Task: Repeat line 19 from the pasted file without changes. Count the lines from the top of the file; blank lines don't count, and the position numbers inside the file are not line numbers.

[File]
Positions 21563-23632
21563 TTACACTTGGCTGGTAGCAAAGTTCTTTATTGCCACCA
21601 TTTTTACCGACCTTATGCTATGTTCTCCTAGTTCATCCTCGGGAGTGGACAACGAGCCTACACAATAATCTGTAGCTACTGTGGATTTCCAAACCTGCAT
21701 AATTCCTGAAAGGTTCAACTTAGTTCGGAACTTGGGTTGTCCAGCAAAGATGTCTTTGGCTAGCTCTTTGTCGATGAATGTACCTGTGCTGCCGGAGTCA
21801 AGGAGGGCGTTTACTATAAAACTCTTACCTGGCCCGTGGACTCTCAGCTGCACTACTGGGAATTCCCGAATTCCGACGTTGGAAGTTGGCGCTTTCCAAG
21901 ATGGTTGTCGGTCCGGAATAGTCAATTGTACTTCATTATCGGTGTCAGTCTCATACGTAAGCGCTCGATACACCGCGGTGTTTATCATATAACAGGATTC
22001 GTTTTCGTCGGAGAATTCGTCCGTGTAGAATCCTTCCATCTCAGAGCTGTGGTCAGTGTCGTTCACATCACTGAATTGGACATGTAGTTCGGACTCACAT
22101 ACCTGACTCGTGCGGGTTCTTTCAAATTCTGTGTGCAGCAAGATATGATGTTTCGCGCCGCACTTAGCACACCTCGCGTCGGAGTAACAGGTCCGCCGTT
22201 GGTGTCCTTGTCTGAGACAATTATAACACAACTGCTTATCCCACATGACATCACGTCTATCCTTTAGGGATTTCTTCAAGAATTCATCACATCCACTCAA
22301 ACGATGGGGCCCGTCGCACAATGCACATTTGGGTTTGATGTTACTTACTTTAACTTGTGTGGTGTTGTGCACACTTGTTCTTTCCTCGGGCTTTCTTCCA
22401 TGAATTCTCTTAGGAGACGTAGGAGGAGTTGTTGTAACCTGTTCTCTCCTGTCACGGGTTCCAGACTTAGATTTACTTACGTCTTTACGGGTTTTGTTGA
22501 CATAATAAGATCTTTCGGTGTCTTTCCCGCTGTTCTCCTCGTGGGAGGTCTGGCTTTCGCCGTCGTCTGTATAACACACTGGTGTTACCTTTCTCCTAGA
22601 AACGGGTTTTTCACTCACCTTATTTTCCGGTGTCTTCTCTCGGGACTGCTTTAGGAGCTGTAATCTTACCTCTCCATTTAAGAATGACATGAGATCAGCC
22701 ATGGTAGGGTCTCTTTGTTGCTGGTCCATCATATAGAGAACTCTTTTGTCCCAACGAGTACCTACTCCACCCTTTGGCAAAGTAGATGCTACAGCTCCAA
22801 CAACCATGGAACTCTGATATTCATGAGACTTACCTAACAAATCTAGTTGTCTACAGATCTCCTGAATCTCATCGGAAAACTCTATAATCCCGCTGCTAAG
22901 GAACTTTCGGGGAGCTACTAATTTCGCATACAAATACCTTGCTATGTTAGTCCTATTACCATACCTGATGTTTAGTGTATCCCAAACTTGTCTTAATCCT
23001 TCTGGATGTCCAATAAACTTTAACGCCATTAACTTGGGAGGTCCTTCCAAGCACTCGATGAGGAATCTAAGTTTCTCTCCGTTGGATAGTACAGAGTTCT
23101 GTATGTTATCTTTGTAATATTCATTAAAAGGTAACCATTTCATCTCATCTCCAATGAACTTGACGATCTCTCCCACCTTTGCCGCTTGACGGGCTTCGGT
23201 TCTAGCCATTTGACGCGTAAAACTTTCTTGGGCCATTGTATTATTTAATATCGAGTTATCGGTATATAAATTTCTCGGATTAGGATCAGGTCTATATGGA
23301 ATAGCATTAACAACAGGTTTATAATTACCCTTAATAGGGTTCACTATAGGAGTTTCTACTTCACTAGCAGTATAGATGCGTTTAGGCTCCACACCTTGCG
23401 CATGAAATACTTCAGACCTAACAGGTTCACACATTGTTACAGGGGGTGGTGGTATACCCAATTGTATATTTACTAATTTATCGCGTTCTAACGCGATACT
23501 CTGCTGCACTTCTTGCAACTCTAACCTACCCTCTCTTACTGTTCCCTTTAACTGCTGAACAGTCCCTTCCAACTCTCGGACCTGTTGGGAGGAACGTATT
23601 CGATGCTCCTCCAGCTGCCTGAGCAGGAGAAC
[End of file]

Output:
23201 TCTAGCCATTTGACGCGTAAAACTTTCTTGGGCCATTGTATTATTTAATATCGAGTTATCGGTATATAAATTTCTCGGATTAGGATCAGGTCTATATGGA